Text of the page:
We often underestimate the social significance and personal identity issues that are embedded in the labels we wear. The leader who said, “You can call me anything,” is reflecting a common desire to show ourselves as selfless and completely comfortable with who we are without a title. But self is largely a social construct, and from the perspective of social psychology, job titles figure prominently into how we construct ourselves in today’s world.

We may not like to admit it, but we are always thinking, evaluating and perceiving ourselves and constructing an internal description of who we are. This self-concept impacts how we show up, take action, make decisions and display confidence. It is integral to our ability to influence others, and the titles we wear are a prominent part of the confidence we need to lead.

When we have a title we respect and are proud of, the title compliments the story we want to tell about ourselves and we will often act with more confidence. The opposite is also true. When a provider believes that the rocker on her shoulder that says “Basic” is a “less-than” title, it may impact how she sees herself and acts.

Notice your personal relationship with your title. When do you proudly use your title and when don’t you? Imagine going a month without using your title to describe yourself. 

Job titles and the organization

In today’s work milieu job titles are critical parts of who we are, as well as a reflection of an organization’s structure. They speak to the organizational layers, the job functions and the responsibility and accountability of the person with the title. In an ideal world job titles would accurately reflect structure and function and communicate to others (both inside and outside the organization) meaningful information about the position. 

An unchangeable inheritance

So, if job titles are so important, why don’t we give them more thought and attention? It’s simple. We see job titles as an unchangeable inheritance. Long ago, when the organization was created, a structure and titling system was chosen.  And the old “we’ve always done it this way” continues to chain the organization to its history.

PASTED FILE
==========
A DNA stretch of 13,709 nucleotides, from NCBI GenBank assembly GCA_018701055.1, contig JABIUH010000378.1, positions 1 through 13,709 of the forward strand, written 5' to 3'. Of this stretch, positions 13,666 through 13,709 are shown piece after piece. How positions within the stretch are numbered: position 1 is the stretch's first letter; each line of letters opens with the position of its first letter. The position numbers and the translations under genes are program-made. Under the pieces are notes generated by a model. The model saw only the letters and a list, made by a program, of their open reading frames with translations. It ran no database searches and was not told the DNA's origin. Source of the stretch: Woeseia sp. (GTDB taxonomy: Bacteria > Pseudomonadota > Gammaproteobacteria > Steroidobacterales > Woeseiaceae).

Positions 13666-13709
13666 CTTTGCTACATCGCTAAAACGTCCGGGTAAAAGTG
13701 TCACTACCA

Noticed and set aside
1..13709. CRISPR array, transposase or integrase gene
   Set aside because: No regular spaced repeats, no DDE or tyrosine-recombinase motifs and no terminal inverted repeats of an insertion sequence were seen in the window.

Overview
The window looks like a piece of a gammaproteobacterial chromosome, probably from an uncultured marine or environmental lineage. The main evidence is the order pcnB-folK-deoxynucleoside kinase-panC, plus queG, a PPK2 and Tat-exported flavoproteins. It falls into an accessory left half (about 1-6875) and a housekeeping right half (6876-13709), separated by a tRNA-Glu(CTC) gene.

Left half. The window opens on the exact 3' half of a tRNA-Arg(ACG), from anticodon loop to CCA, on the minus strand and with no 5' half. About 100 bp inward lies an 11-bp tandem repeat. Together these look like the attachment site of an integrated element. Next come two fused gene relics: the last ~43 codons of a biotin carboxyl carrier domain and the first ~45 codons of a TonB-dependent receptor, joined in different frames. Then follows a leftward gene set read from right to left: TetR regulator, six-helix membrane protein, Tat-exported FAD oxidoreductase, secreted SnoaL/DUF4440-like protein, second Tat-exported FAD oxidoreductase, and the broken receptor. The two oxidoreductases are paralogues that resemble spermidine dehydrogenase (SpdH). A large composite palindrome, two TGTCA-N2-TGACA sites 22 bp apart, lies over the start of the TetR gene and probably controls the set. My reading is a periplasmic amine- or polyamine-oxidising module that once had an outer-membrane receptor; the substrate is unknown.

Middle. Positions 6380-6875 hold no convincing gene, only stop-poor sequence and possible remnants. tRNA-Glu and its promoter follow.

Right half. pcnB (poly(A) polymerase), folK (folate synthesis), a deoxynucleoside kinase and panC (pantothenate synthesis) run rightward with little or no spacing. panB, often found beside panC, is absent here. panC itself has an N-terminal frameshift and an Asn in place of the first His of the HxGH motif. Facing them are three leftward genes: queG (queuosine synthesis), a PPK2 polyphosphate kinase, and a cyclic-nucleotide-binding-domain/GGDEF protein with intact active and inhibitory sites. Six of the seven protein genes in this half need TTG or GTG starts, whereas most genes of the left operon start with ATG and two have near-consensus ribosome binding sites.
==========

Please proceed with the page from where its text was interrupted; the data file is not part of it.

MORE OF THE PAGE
Here is a leader’s thought: inheritance need not be destiny. Your organization should not be imprisoned by a system that was decided long ago and decided without an understanding of today’s issues and needs.  

Taking the leader’s perspective and action

Great leaders are continually asking, “where are we headed?” and “what needs to change, be improved, be created or stopped on our path to getting there?” I’m convinced individuals, organizations and the industry could benefit from giving more attention to job titles. Job titles should:

  • Match the vision and direction of the organization
  • Enhance the actual doing of the job
  • Be understandable outside the organization
  • Be compelling to those who wear the titles

At a minimum, we need to be able to tell the younger generations a compelling story about the “why” of the job titles we have. 

So what can you do? Begin a conversation about job titles in your organization. We think together by holding conversations. Here are some questions to seed that conversation:

How do you feel about your current job title? If you could change it to bring more pride, respect and career opportunities, what would it be? What is the history of our titling system? Was it simply inherited? Have we become imprisoned by it? Does our current titling systems make sense? Does it serve our mission? What do the frontline people want? What messages do we want to send? Do our titles serve our vision of the future? What does the public expect and why? Does our titling system contribute to the positive development of leaders? 

This conversation may result in a need or opportunity for you to lead change. At a minimum, it should ensure that the story you tell around your job titles is compelling and consistent with organizational direction.